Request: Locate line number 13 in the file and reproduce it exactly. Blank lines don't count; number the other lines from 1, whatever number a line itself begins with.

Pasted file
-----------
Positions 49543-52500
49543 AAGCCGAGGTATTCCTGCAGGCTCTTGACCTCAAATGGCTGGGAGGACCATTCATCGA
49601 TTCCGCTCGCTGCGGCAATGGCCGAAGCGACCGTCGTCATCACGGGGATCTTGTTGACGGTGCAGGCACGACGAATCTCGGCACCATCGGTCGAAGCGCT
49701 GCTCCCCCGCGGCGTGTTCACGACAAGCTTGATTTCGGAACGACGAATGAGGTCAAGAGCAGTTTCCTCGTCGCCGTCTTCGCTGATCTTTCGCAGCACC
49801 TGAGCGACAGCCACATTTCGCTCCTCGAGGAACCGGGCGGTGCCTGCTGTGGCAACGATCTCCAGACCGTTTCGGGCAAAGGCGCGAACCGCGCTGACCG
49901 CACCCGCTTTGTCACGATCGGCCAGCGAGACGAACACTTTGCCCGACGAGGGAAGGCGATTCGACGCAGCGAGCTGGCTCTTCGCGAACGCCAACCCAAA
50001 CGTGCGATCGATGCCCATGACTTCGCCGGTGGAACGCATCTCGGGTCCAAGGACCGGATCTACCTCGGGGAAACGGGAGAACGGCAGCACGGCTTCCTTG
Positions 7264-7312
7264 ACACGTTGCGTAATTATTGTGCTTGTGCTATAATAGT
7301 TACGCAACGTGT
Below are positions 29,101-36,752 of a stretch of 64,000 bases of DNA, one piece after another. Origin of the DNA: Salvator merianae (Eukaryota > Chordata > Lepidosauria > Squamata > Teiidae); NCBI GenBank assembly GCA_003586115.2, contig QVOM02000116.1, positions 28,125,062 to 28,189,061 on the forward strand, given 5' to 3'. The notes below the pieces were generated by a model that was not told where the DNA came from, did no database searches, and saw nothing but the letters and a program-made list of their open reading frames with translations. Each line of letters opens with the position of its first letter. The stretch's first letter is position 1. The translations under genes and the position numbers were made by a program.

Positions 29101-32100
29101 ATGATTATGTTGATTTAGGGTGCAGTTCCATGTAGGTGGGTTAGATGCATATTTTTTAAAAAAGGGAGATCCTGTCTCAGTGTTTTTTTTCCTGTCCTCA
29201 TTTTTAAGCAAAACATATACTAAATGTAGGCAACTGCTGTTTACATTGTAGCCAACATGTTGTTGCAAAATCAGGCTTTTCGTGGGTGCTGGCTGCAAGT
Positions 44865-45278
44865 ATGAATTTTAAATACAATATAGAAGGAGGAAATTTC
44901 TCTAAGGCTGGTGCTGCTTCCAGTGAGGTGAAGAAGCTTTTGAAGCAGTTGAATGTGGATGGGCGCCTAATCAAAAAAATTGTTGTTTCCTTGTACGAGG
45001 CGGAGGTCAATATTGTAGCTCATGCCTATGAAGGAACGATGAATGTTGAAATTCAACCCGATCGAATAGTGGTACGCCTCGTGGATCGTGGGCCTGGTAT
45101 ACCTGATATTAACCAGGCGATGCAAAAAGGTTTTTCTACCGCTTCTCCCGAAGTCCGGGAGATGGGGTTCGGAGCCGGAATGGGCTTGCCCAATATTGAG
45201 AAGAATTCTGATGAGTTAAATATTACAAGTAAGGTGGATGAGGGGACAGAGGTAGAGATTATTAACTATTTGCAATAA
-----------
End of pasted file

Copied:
29101 ATGATTATGTTGATTTAGGGTGCAGTTCCATGTAGGTGGGTTAGATGCATATTTTTTAAAAAAGGGAGATCCTGTCTCAGTGTTTTTTTTCCTGTCCTCA